The Italians have a special name for the player who orchestrates a team's play: the trequartista,  three-quarters, the one who operates between the lines, neither all the way up where you’d put a forward, and not occupying the middle of the pitch, as a midfielder would.

In the 1994 World Cup, it was the great Italian trequartista, Roberto Baggio, who lit up the tournament, not merely with his goals, but also with his unrivalled ability to split open a defence with a single pass. He was, to the Italians, not merely a trequartista, but a fantasista.

Since the days of Baggio the role of the playmaker has evolved enormously. These days, the chief creator needn’t necessarily be a number 10 – he needn’t operate behind the striker in a central role. A team’s primary conductor might even start on the wing, and can flit in and out of midfield to set a team’s pattern of play.

Across almost every squad in the World Cup, there are players, who, even if not proficient goal scorers, serve to set the tempo of football that their team seeks to play in. But depending on a team’s system of play, this might be a deep-lying midfielder, a left-winger or even a conventional central midfield player.

Here are six playmakers to watch this World Cup.

Italy: Andrea Pirlo

Andrea Pirlo, along with the now-retired Manchester United footballer Paul Scholes and Spain’s Xavi Hernandez, is responsible for reviving the job of the withdrawn playmaker. Unlike Baggio, who set the tempo of Italy’s play by functioning closer to the centre forward, Pirlo will spend most of his time hovering around the middle of the park. If you watch him play through the 90 minutes of a football match, you might hardly see him attempt the spectacular – his proclivity for bending free kicks being an exception. But, as he so often is for his club side Juventus, Pirlo represents the brains behind Italy’s play. It is to him that they turn to for inspiration, because he seems to have the key to unlocking the meanest defences.

Germany: Mesut Özil

For a while through the noughties, the trequartista appeared to be doomed. Teams had become increasingly prone to playing what is known in footballing parlance as a double pivot – a pair of midfielders who are assigned the singular job of destroying the opponent’s play. But at the 2010 World Cup, at least three of the semi-finalists played a conventional number 10. Of them all, the most strikingly brilliant was Germany’s Mesut Özil. Özil, rather like Pirlo, has an innate ability to seemingly drift out of a football match’s central conscience, while simultaneously possessing an ability to act as its prime influence. As the writer Brian Phillips said, Özil, seems to operate in “his own cool bubble of omniscience, a private pocket of space-time from which he can direct a move while drawing attention only to the players who finish it”.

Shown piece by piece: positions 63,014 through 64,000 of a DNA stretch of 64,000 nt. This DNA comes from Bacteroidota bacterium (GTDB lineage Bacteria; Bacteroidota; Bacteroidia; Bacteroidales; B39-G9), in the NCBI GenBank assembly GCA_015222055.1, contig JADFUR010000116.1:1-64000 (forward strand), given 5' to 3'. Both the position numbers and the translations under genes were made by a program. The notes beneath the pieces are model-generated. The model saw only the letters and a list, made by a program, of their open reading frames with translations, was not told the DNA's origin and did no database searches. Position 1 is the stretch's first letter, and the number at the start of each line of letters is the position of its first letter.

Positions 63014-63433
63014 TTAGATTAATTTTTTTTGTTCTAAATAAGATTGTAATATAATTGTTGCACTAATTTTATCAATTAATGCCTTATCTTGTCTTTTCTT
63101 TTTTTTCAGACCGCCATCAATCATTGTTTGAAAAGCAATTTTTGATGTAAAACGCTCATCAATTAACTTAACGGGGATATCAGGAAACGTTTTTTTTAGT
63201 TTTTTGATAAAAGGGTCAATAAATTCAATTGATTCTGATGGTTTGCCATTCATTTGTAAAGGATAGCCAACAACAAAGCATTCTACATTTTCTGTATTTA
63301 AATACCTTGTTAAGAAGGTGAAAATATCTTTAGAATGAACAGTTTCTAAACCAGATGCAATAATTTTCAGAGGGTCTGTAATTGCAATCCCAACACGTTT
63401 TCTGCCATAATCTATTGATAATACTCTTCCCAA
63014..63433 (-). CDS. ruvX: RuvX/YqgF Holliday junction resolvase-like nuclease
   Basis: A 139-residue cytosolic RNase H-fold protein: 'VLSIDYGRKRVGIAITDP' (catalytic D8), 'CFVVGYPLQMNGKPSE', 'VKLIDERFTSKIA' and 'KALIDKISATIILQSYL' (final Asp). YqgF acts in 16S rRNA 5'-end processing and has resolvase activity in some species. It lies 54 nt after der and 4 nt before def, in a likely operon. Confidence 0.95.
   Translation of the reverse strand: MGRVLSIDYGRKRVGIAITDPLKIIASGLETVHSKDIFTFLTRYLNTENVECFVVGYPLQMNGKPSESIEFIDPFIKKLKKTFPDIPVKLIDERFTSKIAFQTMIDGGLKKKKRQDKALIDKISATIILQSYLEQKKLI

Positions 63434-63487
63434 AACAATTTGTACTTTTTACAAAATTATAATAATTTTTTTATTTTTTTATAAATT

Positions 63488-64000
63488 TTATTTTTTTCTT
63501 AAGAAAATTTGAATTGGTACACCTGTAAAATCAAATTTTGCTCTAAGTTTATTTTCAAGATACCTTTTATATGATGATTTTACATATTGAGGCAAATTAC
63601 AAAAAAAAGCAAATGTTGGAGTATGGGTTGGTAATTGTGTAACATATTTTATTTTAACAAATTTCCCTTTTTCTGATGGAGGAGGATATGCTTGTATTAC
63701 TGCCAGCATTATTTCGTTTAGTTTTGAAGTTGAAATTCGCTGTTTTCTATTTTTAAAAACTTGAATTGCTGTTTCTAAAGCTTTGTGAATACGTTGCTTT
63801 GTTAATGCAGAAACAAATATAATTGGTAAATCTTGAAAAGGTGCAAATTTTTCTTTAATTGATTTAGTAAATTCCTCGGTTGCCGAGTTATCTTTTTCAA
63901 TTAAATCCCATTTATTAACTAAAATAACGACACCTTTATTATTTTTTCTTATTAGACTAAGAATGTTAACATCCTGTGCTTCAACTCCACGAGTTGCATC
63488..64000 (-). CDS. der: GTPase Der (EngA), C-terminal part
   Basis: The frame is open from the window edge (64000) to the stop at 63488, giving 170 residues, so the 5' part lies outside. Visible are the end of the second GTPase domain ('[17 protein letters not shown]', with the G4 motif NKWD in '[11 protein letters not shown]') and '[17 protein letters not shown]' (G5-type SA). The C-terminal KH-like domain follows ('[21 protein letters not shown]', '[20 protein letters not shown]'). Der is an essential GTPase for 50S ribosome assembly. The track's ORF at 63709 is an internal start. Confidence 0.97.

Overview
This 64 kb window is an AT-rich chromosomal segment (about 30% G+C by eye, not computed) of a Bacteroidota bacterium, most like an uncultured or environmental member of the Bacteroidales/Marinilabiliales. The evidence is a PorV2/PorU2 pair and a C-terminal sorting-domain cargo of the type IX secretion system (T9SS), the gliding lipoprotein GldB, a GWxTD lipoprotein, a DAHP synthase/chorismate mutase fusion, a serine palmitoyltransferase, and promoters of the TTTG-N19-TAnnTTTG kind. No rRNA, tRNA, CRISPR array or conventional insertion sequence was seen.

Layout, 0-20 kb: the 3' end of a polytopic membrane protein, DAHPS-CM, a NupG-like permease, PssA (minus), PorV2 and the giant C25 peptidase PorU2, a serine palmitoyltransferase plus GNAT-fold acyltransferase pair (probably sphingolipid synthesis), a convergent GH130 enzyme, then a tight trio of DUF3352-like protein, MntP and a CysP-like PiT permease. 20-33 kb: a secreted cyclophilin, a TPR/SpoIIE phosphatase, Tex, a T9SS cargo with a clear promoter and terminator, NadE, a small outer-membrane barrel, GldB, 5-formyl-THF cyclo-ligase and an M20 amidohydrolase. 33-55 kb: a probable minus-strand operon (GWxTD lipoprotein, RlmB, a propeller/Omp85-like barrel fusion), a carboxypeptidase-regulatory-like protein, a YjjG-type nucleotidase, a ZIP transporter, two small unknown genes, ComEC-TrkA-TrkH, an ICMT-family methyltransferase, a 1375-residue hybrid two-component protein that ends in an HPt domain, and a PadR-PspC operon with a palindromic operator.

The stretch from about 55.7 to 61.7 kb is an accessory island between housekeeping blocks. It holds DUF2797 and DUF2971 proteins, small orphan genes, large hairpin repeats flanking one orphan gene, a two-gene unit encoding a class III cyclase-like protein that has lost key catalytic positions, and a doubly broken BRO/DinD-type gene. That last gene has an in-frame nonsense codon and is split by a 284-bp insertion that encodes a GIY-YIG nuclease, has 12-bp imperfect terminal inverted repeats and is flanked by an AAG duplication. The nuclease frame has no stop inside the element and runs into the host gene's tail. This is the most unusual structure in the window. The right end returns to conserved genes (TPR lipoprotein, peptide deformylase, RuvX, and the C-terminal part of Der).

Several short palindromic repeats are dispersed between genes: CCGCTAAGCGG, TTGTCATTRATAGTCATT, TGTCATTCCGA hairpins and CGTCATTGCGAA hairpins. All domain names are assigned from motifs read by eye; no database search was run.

Colombia: James Rodriguez

James Rodriguez isn’t a typical playmaker, even in an era where finding a prototype of a playmaker can be a difficult task. An eye-catching talent, with a virtuoso’s penchant for the spectacular, Rodriguez can play off either flank or behind a central striker. But wherever he plays, it is likely he will represent Colombia’s chief creative outlet. Last summer, Monaco thought it fit to pay Porto 45 million euros for Rodriguez's services. Since moving, the Colombian has been dazzling, carving open many a defence with his left-foot. In Colombia’s opening match against Greece on Saturday, Rodriguez was everywhere, constantly seeking the ball and then using it with intelligence and purpose. He even capped off the South American country’s victory with a neatly slotted finish in stoppage time.

 Japan: Shinji Kagawa

Shinji Kagawa was the cream of the crop in a wonderfully talented Borussia Dortmund team that won the German Bundesliga in 2012. Since moving to Manchester United that summer, Kagawa’s form has waned this has partly owed to a shift in position; he’s often been shunted to the wings and asked to assume extra defensive responsibilities. For Japan, however, Kagawa continues to glitter. Sharing play-making responsibilities with Keisuke Honda, Kagawa often comes alight in the final third of the football pitch. Here, his quick thinking and nimble feet allow him to find space in tight areas. He may not have been at his finest against the Côte d'Ivoire in his country’s opening match, but there’s still some time left; he is a majestic talent, quite capable of inspiring Japan into the latter stages of this year’s World Cup.

Bosnia: Miralem Pjanic

On April 25, Miralem Pjanic, who plays his club football at AS Roma of Italy, dribbled his way through the whole of AC Milan’s defence to score a goal that his manager Rudi Garcia would later describe as “Maradona-esque”. In a team that loves its trequartistas, Pjanic has emerged as the ultimate playmaker, heir to the great Francesco Totti. To the Bosnian national team, which is playing in its first World Cup, Pjanic represents an even more vital cog. Blessed with an innate sense for space and an eye for the killer pass, he will serve as the team’s chief orchestrator.

France: Mathieu Valbuena

Almost everything that France will seek to do in attack will most likely flow through the boots of the diminutive Mathieu Valbuena. He is a player of sublime skill, who will flit into varying positions where he can find space. You will see him on the left wing one moment, on the right the other, and also behind the French forward Karim Benzema, constantly looking to penetrate the opposition. Valbuena’s passing can often appear unglamorous, but the beauty of his play is in his movement. He flutters into open spaces with such unerring ease that the final pass often becomes a thing of simplicity for him. It might well be Benzema or Antoine Griezmann who will grab the headlines for France, but Valbuena is their single most important player.

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